Terrible German PMI data sinks global stocks and euro

Stocks & USD – Terrible European data kills risk appetite

EUR – Euro falls as German bunds go negative

Brexit – EU throws UK a delay bone 

Oil – Stockpiles fell 9.6M even as imports rose 186K

Gold – Stronger on dovish Fed

Stocks & Dollar

US equities are off to a poor start on the final day of the week after a terrible round of data from both France and Germany, reminded traders that Europe needs the global growth outlook to improve.  The worst decline in German manufacturing in over six years disappointed many expecting the data to stabilized.  France also delivered sour results as the Gilets Jaunes protests continue to weigh on French business.

The Fed’s dovish commitment this week locks them in a corner of keeping rates on hold for the rest of the year.  Global growth has yet to see a benefit from accommodative stances that are now firmly in place by the ECB, RBA, RBNZ, BOC, and the PBOC.  One key reason growth can’t stabilize just yet stems from concerns about trade wars.  While optimism is high, albeit fading, that a trade deal will get done with China and the US, concerns are brewing that the transatlantic trade war will keep Europe down.  While the China/US trade war is well over a year long, expectations should not be for the US and Europe trade war to be nearly as long.  President Trump’s best chances of getting elected are if the economy does not fall apart by election time and that will not happen if he does not have a quick resolution with Europe.  This morning, Trump noted, “he does not want zero tariffs on cars from Europe.

Investors are still processing the Fed’s decision to push back one last rate hike to 2020 along with the wrath of softer global data.  The dollar’s strength is likely to start to worry the US and we should not be surprised if we hear the President complain.

S&P 500 futures are lower by 0.6%, while the dollar is mixed against the majors, with gains against the euro and loonie, while falling to cable and Aussie-dollar.

EUR

The euro fell hard after the terrible German PMI miss.  The bloc’s largest economy is still showing weakness and that drove the German 10-year government yield below zero for the first time since 2016.  Bunds were not expected to fall back to zero and momentum could see yields have further declines if investors want to hold insurance against a severe slowdown.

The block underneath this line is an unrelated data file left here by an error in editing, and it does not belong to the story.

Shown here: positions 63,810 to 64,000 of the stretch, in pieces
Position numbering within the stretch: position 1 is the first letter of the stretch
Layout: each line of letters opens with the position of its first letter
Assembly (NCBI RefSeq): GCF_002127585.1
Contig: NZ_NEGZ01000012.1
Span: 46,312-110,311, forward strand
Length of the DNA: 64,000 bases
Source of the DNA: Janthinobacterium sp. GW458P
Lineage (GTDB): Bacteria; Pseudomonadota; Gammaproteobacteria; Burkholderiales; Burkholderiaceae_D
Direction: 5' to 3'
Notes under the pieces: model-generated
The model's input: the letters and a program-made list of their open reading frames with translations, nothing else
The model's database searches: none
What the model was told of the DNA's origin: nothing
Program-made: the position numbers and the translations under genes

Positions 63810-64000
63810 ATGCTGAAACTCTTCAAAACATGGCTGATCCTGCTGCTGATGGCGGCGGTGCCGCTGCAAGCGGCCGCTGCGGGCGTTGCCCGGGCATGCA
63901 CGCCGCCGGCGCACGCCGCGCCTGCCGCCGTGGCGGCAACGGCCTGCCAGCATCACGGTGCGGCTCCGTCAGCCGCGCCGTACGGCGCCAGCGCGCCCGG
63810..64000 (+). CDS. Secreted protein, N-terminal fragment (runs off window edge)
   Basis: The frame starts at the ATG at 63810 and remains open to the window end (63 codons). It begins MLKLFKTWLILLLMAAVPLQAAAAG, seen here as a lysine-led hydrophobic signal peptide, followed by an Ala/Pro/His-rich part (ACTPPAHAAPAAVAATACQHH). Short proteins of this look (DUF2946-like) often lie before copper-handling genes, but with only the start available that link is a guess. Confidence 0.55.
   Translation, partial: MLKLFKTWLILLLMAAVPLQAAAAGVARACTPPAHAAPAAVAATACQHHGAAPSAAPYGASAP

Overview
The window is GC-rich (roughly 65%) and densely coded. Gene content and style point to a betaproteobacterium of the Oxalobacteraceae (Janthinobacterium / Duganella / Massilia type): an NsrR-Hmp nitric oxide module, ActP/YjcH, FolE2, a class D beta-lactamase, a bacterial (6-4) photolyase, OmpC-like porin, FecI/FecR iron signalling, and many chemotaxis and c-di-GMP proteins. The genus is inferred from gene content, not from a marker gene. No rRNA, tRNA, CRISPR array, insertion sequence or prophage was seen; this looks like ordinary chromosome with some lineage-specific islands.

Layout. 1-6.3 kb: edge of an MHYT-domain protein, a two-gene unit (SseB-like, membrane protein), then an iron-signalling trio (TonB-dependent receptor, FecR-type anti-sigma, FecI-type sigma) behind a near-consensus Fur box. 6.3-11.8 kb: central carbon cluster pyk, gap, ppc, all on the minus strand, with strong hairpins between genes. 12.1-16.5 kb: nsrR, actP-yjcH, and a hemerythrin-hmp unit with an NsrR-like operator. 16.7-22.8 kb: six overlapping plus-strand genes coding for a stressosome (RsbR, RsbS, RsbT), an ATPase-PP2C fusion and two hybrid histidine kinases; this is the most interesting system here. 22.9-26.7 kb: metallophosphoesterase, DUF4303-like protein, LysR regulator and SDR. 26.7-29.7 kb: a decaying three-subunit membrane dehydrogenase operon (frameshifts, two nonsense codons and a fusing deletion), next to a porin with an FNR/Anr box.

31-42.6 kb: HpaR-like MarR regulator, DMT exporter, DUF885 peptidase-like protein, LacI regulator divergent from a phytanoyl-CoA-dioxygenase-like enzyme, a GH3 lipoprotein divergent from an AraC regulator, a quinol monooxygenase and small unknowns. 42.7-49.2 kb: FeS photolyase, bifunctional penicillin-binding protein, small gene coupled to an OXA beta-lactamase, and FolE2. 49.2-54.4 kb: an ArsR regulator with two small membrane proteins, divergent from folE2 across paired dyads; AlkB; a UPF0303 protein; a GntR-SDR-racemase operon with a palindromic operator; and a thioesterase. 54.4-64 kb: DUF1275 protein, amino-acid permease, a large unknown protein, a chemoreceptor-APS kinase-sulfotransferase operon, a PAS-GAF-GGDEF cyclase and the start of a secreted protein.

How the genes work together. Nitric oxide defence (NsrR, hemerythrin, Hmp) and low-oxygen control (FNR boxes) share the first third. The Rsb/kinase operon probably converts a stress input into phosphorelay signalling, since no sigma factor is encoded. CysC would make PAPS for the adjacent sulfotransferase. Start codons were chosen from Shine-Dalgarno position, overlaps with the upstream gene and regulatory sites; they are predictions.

The euro is now approaching last week’s low and if we see further weakness price may target the lower boundaries of the range that has been in place since the fall.

Brexit

A week to the March 29th Brexit day, but that probably does not matter as much.  The EU has given the UK an extra two weeks unconditional extension to April 12th.  The same story remains, PM May will try to push her deal forward with a meaningful vote some time next week.  The first step for May is for speaker Bercow to accept another vote on her deal, it is not expected to have too many changes, so he could not allow it.

If May’s deal is blocked or defeated, the UK will have to decide if they will want to hold European Parliament elections. Until we see some Brexit deal, the risk of a hard exit will keep the British pound’s gains capped.

Oil

Crude prices are under pressure as global growth concerns spark fears that demand might be softer than expected.  Higher oil prices have been supported by the OPEC + production cuts, sanction effects on Iran and Venezuela, along with other contributing factors, and decline with US inventories, but that may not last if demand declines.  Rising production from the US is expected to make fresh record highs and ultimately be a headwind for higher crude prices.

Gold

The precious metal is higher on the day, but not as high as much as one would expect with the cloud of global growth concerns.  While the data has been weak in Europe, optimism is still high that US/China  trade deal will get done and the trickle down effect will eventually provide a boost for both the rest of Asia and Europe.  Gold may be rangebound unless risk aversion takes over.

This article is for general information purposes only. It is not investment advice or a solution to buy or sell securities. Opinions are the authors; not necessarily that of OANDA Corporation or any of its affiliates, subsidiaries, officers or directors. Leveraged trading is high risk and not suitable for all. You could lose all of your deposited funds.

Ed Moya

Ed Moya

Senior Market Analyst at OANDA
With more than 20 years’ trading experience, Ed Moya is a market analyst with OANDA, producing up-to-the-minute fundamental analysis of geo-political events and monetary policies in the US, Europe, the Middle East and North Africa. Over the course of his career, he has worked with some of the world’s leading forex brokerages and research departments including Global Forex Trading, FX Solutions and Trading Advantage. Most recently he worked with TradeTheNews.com, where he provided market analysis on economic data and corporate news. Based in New York, Ed is a regular guest on several major financial television networks including BNN, CNBC, Fox Business, and Bloomberg. He is often quoted in leading print and online publications such as the Wall Street Journal and the Washington Post. He holds a BA in Economics from Rutgers University. Follow Ed on Twitter @edjmoya ‏
Ed Moya